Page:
It’s been a while since I have used creatine, a supplement that has been researched and in use by athletes for more than 80 years now.
I’ve used creatine monohydrate on and off since I was in high school, and I know it’s beneficial for improving workouts – which leads to building more muscle, faster – and also for muscle recovery.
So, since I’m feeling great, and into month 2 (of 3) on this Entovegan workout test, I decided to start adding back in some supplements to go along with my plant-based Vegan + Entomophagy diet.
This week I’m adding creatine (thanks Nutrition Depot!), and also increasing my intake of magnesium and calcium, to see if there is any noticeable impact on my teeth and gums.
I’m to the point with my teeth where I think it’s a little bit of everything, possibly some issues from too much phytic acid in my foods, coincidental timing after so many years not going to the dentist (but with no tooth problems), all the sugar I ate in Mexico the previous 2 months because literally everything other than tortillas has sugar in it, etc.
The minerals I’ll address on a different day, but for now, what is creatine and why is it beneficial?
To put it simply:
Creatine is used to increase physical power and mechanical edge. It is also used to increase high power and speed in sporting events that use energy primarily from the ATP-CP energy system. Creatine can help burn fat and increase muscle mass.
The “fat burning” function of creatine is a bit of a misnomer, as it’s not really burning fat – it’s allowing the user to workout harder, to lift harder, and to build more muscle…all of which burns more fat.
More scientifically, though, creatine is found in meat and fish, and is naturally in our bodies – but vegetarians and vegans need to supplement since they (we) don’t get any from foods!
Creatine is a nutrient naturally found in all our bodies. It is a combination of 3 amino acids; arginine, glycine and methionine. Creatine helps provide the energy our muscles need to move, particularly quick and explosive movements. Muscle contraction is initially fuelled by ATP (adenosine-triphosphate).
There is only enough ATP to provide energy for approximately 10 seconds. For this energy system to continue, more ATP is required. Creatine phosphate gives up its phosphate molecule to ADP (adenosine-diphosphate), thus recreating ATP. Increasing the muscle’s supply of creatine phosphate helps increase the rate in which the body can supply ATP.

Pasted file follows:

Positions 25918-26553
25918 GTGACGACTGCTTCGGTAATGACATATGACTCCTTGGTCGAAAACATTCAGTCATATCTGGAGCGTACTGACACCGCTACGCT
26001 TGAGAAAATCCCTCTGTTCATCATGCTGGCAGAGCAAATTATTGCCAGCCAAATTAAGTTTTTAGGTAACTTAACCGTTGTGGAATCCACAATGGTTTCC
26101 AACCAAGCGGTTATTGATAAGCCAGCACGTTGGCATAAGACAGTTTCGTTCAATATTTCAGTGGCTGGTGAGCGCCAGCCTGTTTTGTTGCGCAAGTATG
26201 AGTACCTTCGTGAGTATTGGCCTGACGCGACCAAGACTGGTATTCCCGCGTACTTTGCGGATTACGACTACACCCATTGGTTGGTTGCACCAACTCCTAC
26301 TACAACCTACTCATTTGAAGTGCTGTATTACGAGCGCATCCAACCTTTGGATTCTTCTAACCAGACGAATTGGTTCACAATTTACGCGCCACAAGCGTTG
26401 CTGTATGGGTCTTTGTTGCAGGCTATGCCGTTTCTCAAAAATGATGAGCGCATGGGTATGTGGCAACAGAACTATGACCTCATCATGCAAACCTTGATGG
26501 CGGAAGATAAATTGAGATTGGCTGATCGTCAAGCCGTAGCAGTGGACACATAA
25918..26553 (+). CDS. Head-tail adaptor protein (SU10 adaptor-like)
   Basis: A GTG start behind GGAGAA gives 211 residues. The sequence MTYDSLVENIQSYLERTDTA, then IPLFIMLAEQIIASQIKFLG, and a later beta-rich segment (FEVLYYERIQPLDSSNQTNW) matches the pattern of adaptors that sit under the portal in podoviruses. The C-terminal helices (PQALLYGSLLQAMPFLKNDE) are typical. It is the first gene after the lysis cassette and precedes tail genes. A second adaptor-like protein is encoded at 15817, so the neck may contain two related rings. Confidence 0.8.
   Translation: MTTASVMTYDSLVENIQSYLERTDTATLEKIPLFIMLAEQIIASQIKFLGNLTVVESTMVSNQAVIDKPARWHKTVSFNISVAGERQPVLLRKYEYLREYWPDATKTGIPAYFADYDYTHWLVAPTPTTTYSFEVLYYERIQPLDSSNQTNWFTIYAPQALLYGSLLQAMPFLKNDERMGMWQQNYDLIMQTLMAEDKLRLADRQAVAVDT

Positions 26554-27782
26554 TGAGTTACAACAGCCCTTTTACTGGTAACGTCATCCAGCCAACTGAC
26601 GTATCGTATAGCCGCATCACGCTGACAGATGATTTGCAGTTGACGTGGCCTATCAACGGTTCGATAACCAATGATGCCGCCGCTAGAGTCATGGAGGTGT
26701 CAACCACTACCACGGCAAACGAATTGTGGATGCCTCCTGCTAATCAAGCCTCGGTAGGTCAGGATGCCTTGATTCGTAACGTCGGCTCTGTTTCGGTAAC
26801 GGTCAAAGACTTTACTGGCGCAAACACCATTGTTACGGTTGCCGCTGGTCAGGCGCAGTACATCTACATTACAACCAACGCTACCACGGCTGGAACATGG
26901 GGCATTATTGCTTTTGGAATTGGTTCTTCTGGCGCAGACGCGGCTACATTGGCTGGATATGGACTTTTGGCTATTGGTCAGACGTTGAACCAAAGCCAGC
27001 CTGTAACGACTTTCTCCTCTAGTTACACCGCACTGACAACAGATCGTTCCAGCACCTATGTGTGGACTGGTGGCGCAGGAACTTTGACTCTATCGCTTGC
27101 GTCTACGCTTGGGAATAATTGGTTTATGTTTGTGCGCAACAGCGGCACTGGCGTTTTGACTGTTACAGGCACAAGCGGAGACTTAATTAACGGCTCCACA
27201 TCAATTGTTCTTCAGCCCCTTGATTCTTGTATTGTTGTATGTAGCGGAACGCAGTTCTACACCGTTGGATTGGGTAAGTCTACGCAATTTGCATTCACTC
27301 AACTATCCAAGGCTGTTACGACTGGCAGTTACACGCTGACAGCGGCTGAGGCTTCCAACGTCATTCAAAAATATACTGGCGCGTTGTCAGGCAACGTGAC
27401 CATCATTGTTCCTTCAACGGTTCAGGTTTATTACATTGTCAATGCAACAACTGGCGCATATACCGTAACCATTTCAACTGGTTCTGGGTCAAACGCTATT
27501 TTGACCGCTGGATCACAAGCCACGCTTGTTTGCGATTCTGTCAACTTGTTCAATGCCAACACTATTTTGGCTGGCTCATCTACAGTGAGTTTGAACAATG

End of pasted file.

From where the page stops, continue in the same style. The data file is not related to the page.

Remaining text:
This increases the muscles capacity to do work and improves the energy efficiency of the muscle. Research shows creatine to be effective in improving training intensity and recovery. It is able to pass through the gut wall (stomach) and into the bloodstream intact and upon entering the muscle cells, is converted into Creatine Phosphate (CP).
I started a 3 day loading phase this morning, and my mid-day workout was lit! 🔥🔥🔥 I lifted chest and triceps (and abs, since I usually do that daily) and felt like an animal, it’s so great not feeling like a creaky old man but feeling like I could go out and play american football or basketball or any other sport with anybody. Raaaarrrrrrrrrrr!
Seriously I feel great. I’m sure my age would betray me on the football field (I’d be the slow one haha) but at least I feel like I can actually lift hard, push my body, start to sprint again. Really happy about this.
But what has changed? Honestly, I started feeling better just going vegan. My body cleaned itself out it seemed like, which is typical. But I’ve read that veganism – being more a political / environmental movement than an actual health one – after a few months starts to really have weak spots nutritionally. Other than my bewilderment over my teeth, I haven’t noticed any negatives.
So far, my insect protein (powder and eating them) has got me feeling great, the past month has been the healthiest and best I’ve felt in the past 4 years, no question. But now I want to take it up a notch with my training, so I’m adding in some (vegan) supplements and we’ll see where it goes from here!
Also, for what it’s worth at the end of this 90 day stretch I’m planning to get a full panel done to see what my blood looks like, and get a scientific measurement of how I’m really doing. That should be very telling.
In the meantime though, I’m thankful to have creatine and be boosting my workouts to another level!